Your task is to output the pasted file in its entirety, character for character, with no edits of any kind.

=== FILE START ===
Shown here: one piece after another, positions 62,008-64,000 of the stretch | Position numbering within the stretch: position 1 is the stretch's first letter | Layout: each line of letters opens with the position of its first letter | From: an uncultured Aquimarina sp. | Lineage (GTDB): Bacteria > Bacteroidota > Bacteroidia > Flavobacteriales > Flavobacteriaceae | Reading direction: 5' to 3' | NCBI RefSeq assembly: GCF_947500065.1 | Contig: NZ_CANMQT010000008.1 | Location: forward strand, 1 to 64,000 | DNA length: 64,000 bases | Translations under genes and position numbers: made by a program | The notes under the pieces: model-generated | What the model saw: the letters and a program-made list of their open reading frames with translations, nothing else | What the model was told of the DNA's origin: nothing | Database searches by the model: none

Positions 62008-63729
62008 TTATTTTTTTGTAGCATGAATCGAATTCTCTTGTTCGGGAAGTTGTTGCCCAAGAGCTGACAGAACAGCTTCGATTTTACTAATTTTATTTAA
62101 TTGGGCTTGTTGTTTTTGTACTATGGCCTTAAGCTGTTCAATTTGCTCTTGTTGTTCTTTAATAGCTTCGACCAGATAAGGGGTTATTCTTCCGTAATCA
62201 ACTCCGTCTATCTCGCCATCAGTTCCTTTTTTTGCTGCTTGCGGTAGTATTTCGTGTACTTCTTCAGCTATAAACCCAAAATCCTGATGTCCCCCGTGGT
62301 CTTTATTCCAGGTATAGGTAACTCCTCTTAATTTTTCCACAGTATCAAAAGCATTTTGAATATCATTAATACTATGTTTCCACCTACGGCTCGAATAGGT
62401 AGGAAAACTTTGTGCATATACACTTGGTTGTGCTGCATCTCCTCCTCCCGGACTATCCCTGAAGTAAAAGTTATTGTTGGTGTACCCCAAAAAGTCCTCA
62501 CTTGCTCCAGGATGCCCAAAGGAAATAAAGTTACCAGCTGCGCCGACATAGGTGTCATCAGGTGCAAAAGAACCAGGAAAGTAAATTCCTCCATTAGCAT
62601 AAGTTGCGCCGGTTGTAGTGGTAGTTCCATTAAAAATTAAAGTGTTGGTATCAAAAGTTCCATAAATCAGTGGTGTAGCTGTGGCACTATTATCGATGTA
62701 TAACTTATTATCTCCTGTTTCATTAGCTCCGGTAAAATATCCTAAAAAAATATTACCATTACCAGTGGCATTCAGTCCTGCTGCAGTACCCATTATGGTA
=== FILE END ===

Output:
Shown here: one piece after another, positions 62,008-64,000 of the stretch | Position numbering within the stretch: position 1 is the stretch's first letter | Layout: each line of letters opens with the position of its first letter | From: an uncultured Aquimarina sp. | Lineage (GTDB): Bacteria > Bacteroidota > Bacteroidia > Flavobacteriales > Flavobacteriaceae | Reading direction: 5' to 3' | NCBI RefSeq assembly: GCF_947500065.1 | Contig: NZ_CANMQT010000008.1 | Location: forward strand, 1 to 64,000 | DNA length: 64,000 bases | Translations under genes and position numbers: made by a program | The notes under the pieces: model-generated | What the model saw: the letters and a program-made list of their open reading frames with translations, nothing else | What the model was told of the DNA's origin: nothing | Database searches by the model: none

Positions 62008-63729
62008 TTATTTTTTTGTAGCATGAATCGAATTCTCTTGTTCGGGAAGTTGTTGCCCAAGAGCTGACAGAACAGCTTCGATTTTACTAATTTTATTTAA
62101 TTGGGCTTGTTGTTTTTGTACTATGGCCTTAAGCTGTTCAATTTGCTCTTGTTGTTCTTTAATAGCTTCGACCAGATAAGGGGTTATTCTTCCGTAATCA
62201 ACTCCGTCTATCTCGCCATCAGTTCCTTTTTTTGCTGCTTGCGGTAGTATTTCGTGTACTTCTTCAGCTATAAACCCAAAATCCTGATGTCCCCCGTGGT
62301 CTTTATTCCAGGTATAGGTAACTCCTCTTAATTTTTCCACAGTATCAAAAGCATTTTGAATATCATTAATACTATGTTTCCACCTACGGCTCGAATAGGT
62401 AGGAAAACTTTGTGCATATACACTTGGTTGTGCTGCATCTCCTCCTCCCGGACTATCCCTGAAGTAAAAGTTATTGTTGGTGTACCCCAAAAAGTCCTCA
62501 CTTGCTCCAGGATGCCCAAAGGAAATAAAGTTACCAGCTGCGCCGACATAGGTGTCATCAGGTGCAAAAGAACCAGGAAAGTAAATTCCTCCATTAGCAT
62601 AAGTTGCGCCGGTTGTAGTGGTAGTTCCATTAAAAATTAAAGTGTTGGTATCAAAAGTTCCATAAATCAGTGGTGTAGCTGTGGCACTATTATCGATGTA
62701 TAACTTATTATCTCCTGTTTCATTAGCTCCGGTAAAATATCCTAAAAAAATATTACCATTACCAGTGGCATTCAGTCCTGCTGCAGTACCCATTATGGTA